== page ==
1. St John’s Co-Cathedral
The capital city of Malta, Valletta is covered with baroque architecture, squares, alleys and churches. However, St Johns Co-Cathedral which is Malta’s most impressive church is definitely a must see! The church was built by a Maltese architect in the 16th century with lavish, intricate architecture. Note that before entering St Johns Co-Cathedral, you should be dressed respectfully with covered shoulders and legs.
2. San Anton Palace and gardens
San Anton Palace is located in Attard and is the official residence of the President of Malta. The palace is surrounded by private and public gardens featuring mature trees, fountains, ponds and formal flower beds. There are a range of events held in the gardens including open-air theatre, dance performances and the National Horticulture Show.
3. Comino & Blue Lagoon
In the 17th century, the small island of Comino was used by pirates as a hiding place. Nowadays, Comino is a tourist attraction, especially for surfers, divers, and snorkelers. Comino is between Gozo and Malta and can be reached by ferry. The Blue Lagoon, with white sands and marine life is the main attraction in Comino. It is certainly worth a trip to explore this small, but beautiful island.
The coastal resort is a hub for shopping, cafes and restaurants where tourist and expats can enjoy a walk along the promenade. There’s plenty of relaxing beach activities such as cruises, or water sports.
For those who are interested in architecture and history, Stella Maris Parish Church, is the oldest catholic church in the area, dating from 1878.
Mosta is a busy market town at the heart of Malta. Mosta Rotunda church is the main attraction and is home to the third largest unsupported dome in the world. During World War II, the Mosta Rotunda was hit by a German bomb that pierced the dome, however it failed to explode.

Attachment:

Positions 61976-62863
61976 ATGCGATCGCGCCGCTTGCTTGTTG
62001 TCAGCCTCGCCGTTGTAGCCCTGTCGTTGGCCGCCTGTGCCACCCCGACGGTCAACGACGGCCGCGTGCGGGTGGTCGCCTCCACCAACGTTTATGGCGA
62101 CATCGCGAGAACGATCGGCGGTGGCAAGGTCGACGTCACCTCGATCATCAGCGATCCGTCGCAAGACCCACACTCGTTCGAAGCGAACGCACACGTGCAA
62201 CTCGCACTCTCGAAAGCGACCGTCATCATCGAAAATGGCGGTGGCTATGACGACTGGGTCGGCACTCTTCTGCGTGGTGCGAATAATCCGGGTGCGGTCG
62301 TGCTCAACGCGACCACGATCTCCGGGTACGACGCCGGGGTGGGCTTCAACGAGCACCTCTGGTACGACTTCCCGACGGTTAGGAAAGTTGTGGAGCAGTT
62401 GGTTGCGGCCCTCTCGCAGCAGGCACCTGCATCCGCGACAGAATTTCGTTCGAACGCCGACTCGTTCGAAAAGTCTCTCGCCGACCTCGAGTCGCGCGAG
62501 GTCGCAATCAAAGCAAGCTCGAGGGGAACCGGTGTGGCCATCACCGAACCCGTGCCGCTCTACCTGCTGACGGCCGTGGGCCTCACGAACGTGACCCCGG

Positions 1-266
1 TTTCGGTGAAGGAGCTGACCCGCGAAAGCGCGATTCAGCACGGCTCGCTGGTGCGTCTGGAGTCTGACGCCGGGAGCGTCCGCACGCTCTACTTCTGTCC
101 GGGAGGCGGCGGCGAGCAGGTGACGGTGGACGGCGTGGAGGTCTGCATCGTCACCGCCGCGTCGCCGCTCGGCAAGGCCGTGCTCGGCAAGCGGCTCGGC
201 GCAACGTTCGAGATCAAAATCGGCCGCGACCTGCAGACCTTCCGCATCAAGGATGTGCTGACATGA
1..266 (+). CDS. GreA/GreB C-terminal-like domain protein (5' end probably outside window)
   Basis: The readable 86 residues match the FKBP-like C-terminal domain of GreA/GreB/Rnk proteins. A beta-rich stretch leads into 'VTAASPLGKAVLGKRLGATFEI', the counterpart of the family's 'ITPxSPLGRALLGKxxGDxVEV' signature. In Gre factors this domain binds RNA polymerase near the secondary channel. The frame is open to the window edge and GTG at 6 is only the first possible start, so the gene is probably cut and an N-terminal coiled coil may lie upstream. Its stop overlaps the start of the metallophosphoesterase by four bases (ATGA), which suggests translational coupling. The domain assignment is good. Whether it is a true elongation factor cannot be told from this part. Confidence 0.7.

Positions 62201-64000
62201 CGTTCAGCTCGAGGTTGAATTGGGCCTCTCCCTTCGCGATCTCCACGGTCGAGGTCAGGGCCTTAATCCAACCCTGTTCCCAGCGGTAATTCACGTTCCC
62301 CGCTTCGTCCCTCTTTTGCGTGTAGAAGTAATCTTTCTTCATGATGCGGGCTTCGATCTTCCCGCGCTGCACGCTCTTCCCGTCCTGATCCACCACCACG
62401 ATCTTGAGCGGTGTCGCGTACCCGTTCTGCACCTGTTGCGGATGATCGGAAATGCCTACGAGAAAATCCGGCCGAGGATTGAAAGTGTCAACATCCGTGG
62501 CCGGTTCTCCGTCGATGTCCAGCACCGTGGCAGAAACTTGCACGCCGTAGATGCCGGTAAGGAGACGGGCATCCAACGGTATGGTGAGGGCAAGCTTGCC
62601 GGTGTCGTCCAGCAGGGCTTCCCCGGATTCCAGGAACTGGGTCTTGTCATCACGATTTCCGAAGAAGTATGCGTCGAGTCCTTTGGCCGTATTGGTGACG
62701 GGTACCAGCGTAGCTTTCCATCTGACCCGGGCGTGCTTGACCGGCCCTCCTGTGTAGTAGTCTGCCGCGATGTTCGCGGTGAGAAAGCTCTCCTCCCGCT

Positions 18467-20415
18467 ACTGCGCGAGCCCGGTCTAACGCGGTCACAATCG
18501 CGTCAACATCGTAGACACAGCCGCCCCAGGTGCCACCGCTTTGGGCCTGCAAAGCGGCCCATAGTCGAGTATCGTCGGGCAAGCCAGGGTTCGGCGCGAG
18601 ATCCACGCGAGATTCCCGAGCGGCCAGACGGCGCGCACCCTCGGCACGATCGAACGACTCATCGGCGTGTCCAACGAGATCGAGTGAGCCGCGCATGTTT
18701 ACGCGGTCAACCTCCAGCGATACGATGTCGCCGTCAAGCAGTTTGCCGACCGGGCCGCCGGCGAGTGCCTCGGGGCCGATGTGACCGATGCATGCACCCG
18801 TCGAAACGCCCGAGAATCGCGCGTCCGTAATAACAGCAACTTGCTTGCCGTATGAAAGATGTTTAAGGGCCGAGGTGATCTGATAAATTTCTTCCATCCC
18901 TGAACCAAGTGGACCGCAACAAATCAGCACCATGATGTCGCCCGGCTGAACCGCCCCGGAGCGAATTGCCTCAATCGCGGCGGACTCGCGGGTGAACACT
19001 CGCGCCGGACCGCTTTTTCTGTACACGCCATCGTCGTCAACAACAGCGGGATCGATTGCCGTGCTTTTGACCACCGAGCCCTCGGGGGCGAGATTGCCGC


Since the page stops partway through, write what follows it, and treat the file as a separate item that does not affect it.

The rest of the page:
Marsaxlokk is a beautiful fishing village in the south-east of Malta. With its colourful boats and Sunday fish market visitors can get a sense of “real” Maltese life. Swordfish, tuna, and lampuki are caught in abundance here.
Once the capital city of Malta, Mdina is a Medieval walled city in the centre of the island.
If you would like to explore a city with the ancient history, you definitely should make a stop at Mdina. Locals refer to the town as the “Silent city” because only a limited number of vehicles are allowed within the walls.
If you are particularly interested in the history of the town then a guided tour is a great way to learn about it.
8. Megalithic Temples of Malta
The Megalithic Temples of Malta, built between approximately 5,000 BC and 700 BC, are 11 prehistoric monuments said to be among the oldest free-standing structures on Earth. Seven of the prehistoric monuments have been included on the UNESCO World Heritage list.
The Megalithic Temples are scattered across the island of Malta, with one site on Gozo. You can get to the monuments via the bus network.
The Hypogeum in Paola on Malta is a popular tourist attraction that literally means “underground” in Greek and is listed on the UNESCO World Heritage list. Built around 2,500 BC, it is the only known prehistoric subterranean temple in the world.
Because of its age and fragile nature only 60 visitors are allowed per day, so make sure you book your tickets in advance.
10. Blue Grotto
The Blue Grotto is actually a number of caves on the south coast of Malta with the deep, clear water giving it its name. A unique sight can be observed from sunrise until around 1pm. The sunlight combined with the location with the water mirroring leads to several shades of blue.
Visitors can take a boat ride through the natural caverns, however it can be extremely busy during the summer. The Blue Grotto is also a hotspot for rock climbing, snorkelling, and scuba diving. The best time to visit is early in the morning when there are fewer visitors and the sea is calmer.